The game loses its footing when Yuito begins doing work for The General, a memory that claims it knew his father well. This is when Han Tani’s storytelling suffers from its contrivances. Not only is labeling a bossy character “The General” too on the nose, but The General’s sermons about the diversity of Asian experiences in the United States come across as overly presumptuous.

Although it’s clear Yuito needs a lesson (his great line “Mom, maybe you were right” shows that), The General goes into left field when informing Yuito that Asians “don’t all look the same” after Yuito expresses sympathy for a struggling Korean restaurant owner based on his perception of shared identity. Yuito’s ignorance never reaches a level where he’s literally unable to recognize any physical differences. Han Tani’s point (via The General) about the cultural and social separation of Asians of different classes and backgrounds is needed in a kneejerk U.S. culture that lacks nuanced understanding. Yet All Our Asias’ preaching seems like a clumsy slap on the wrist in its final act, losing the unorthodox power of its challenging, suggestive first half.

Monster Hunter Generations Ultimate Review — Repeater Design

by Jed Pressgrove

Hunting monsters is easy in Monster Hunter Generations Ultimate. Hunting distinct quests is another matter entirely in this game of cookie-cutter experiences.

When you first start Monster Hunter Generations Ultimate, you don’t even necessarily hunt. To unlock more stuff to do, you must complete challenges in which you must gather a certain number of things, such as mushrooms or butterflies, before 50 minutes elapse, though it’s unlikely you’ll need more than a few minutes for any of these fetch quests. The work is tedious all the same, as you must experience a bureaucratic process several times in a row: talk to the village quest-giver, select a mission from a list, run out of the village to start the mission, explore segments of a map while triggering loading screen after loading screen, find the required number of items, go back to your initial starting point to deposit the items in a box, and wait for the game to give you its dramatic “Quest Complete” stamp. A revised title like Monster Hunter and Item Gatherer Generations Ultimate might not roll off the tongue, but developer Capcom should learn how to market its repetitive nonsense a little better.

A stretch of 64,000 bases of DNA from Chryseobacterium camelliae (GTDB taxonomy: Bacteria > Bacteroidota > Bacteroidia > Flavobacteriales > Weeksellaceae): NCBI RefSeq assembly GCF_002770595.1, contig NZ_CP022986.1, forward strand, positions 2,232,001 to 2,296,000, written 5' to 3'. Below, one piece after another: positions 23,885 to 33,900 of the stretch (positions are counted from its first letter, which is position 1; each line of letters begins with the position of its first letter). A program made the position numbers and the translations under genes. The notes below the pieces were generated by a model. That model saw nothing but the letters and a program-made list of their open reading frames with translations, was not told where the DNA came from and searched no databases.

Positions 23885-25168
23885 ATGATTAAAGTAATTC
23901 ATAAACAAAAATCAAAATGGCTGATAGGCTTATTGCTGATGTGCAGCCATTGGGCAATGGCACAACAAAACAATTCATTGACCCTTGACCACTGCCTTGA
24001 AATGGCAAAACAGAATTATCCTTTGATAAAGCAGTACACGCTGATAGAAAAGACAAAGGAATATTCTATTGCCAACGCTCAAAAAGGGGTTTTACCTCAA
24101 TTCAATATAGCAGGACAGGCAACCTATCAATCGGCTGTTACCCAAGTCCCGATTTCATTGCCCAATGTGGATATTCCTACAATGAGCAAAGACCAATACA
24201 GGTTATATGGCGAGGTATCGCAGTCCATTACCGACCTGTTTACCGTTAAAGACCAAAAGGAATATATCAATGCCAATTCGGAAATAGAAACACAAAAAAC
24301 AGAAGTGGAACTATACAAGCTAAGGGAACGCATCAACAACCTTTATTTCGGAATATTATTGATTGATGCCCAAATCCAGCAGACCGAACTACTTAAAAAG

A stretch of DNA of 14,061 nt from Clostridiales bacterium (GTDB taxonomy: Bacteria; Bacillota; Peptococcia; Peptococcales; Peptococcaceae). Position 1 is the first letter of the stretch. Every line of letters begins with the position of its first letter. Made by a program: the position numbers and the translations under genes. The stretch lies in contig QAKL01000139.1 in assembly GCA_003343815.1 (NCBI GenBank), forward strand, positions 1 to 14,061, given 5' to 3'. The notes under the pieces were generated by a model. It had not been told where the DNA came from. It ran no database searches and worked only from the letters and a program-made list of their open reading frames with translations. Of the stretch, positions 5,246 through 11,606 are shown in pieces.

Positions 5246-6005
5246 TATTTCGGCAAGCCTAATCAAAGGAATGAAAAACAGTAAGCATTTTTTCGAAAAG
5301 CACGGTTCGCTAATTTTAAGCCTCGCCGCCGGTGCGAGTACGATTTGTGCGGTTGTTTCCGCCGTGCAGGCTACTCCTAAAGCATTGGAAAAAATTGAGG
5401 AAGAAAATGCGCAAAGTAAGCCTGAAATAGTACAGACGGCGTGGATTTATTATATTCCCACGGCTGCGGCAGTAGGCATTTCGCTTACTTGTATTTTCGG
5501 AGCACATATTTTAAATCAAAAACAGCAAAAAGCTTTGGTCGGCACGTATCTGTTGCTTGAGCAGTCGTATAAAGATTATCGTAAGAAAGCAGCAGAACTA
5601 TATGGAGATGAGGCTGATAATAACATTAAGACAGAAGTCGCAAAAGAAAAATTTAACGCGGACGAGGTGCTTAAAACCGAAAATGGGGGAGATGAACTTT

The game eventually offers more opportunities to hunt. “Hunting” in this context means strolling from one part of the map to the next until you see the monster(s) you’re supposed to kill. Conveniently, your prey is always ready to fight; only a bigger type of monster will try to escape after you’ve flogged it a good bit, but you can usually find it immediately after it skedaddles. A wounded beast often runs to another obvious point on the map, and you simply follow it until a loading screen appears. Amusingly, after the loading screen went away in these situations, I frequently found myself in front of the limping creature, as if I were the one who hurried off the screen first.

There are multiple villages in Monster Hunter Generations Ultimate that need your services. Unfortunately, almost all of them require you to extinguish what is best described as idiotic velociraptor wannabes. These reptiles will charge in the wrong direction and generally fail to take advantage of their spatial positioning. Interestingly, you will often wipe out the same number of these poor bastards even when you’re on a supposedly different quest at another village.